PwC reopens six UK offices

18 June 2020 2 min. read
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As the Covid-19 lock-down measures ease across England, PwC has reopened its offices in London, Birmingham, Manchester, Leeds, Reading and Bristol. PwC staff will not be rushed back to work, however, as PwC UK Chair Kevin Ellis clarified that the firm aims to reduce business travel.

The Big Four professional services firms acted quickly to close their respective offices across the UK in response to the Covid-19 outbreak. However, as the UK Government shifts its lock-down policy to allow non-essential businesses to open once more, PwC has announced that it is to reopen six of its British offices with “reduced occupancy” from mid-June.

According to a statement from PwC UK Chair Kevin Ellis, the firm’s locales in London, Birmingham, Manchester, Leeds, Reading and Bristol can safely accommodate 15% of the firm’s staff, or around 3,300 of its 22,000 UK employees. That portion is not an immediate number either – PwC is keen not to rush its staff back into office, and a spokesperson from the Big Four firm has since stated that it will continually review and test before increasing its numbers in a location.

PwC reopens six UK offices

The consulting industry is one of the most travelled industries of all, with some studies suggesting the average Management Consultant spends up to 80% of their working life on the road. This has positioned the sector in a particularly difficult position – as it looks to retain profitability with international clients, while looking to avoid falling victim to the quickly spreading virus.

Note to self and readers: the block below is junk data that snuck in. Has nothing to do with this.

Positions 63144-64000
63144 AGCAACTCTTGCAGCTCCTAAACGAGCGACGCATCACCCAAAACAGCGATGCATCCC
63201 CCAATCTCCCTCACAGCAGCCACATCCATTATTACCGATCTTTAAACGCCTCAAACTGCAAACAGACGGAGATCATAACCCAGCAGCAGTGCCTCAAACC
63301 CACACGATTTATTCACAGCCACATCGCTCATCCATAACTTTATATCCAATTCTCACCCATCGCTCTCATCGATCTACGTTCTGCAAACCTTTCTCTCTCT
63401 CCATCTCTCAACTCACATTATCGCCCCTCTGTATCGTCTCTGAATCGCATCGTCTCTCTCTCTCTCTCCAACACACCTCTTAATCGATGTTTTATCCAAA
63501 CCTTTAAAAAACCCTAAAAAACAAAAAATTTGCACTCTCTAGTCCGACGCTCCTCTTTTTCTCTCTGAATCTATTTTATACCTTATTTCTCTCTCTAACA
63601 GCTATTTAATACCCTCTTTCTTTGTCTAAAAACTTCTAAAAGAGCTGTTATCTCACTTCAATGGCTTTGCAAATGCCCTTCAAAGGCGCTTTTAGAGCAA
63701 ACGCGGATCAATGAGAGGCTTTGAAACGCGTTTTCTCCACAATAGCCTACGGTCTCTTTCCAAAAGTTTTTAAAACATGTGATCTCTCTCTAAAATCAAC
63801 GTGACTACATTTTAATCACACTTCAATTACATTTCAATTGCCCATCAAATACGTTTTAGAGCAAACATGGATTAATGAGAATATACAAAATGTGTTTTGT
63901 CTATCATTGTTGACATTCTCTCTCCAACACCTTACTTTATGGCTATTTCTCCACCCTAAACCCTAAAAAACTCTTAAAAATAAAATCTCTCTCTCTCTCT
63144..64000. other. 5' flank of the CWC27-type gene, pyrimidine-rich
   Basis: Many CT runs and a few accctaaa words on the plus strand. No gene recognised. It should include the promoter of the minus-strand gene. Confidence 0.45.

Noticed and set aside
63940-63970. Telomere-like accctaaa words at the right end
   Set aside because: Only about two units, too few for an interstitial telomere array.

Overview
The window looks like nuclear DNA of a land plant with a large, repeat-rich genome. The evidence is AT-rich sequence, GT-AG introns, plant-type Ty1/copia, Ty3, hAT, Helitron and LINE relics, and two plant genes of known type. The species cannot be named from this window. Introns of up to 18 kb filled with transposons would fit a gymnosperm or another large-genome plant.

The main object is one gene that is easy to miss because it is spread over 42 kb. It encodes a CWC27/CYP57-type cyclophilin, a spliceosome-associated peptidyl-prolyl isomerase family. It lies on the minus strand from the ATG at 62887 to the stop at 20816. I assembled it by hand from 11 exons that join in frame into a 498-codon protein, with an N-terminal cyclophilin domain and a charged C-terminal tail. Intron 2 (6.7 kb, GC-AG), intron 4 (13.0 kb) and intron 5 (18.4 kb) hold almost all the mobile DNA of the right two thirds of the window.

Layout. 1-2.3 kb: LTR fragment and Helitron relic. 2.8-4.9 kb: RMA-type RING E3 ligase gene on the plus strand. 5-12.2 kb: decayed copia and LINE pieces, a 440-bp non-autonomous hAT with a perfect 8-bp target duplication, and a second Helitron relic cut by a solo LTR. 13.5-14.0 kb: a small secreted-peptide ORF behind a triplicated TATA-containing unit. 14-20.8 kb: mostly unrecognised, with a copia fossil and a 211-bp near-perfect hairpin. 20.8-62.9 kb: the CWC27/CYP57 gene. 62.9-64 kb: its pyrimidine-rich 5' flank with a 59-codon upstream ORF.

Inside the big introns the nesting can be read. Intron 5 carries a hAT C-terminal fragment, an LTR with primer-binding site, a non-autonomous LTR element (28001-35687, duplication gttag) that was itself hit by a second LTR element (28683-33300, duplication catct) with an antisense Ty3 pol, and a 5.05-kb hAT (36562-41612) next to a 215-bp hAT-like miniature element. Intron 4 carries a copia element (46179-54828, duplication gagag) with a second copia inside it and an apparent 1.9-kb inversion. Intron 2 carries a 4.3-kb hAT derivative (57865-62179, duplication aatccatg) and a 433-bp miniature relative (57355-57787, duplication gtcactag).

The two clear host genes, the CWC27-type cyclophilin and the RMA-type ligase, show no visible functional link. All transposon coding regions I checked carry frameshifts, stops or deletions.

Ellis confirmed that the move for PwC staff to return to working in-house was motivated by the consulting sector’s need to work with clients face-to-face. He also confirmed that the accounting and advisory group has an entire team dedicated to working out how PwC employees will “return to the office in the safest, most practical way.”

Speaking to the press, Ellis added, “Just because we can work from home, I don’t think we should – at least not all the time. We’re a people business and the virtual world isn’t a substitute for human contact for a business like ours… Physical proximity helps with ideas, helps with teamwork, helps with mentoring and developing our staff, and is important for mental health. There’s also a multiplier effect – when we get back into the office, the local communities that support offices benefit, too.”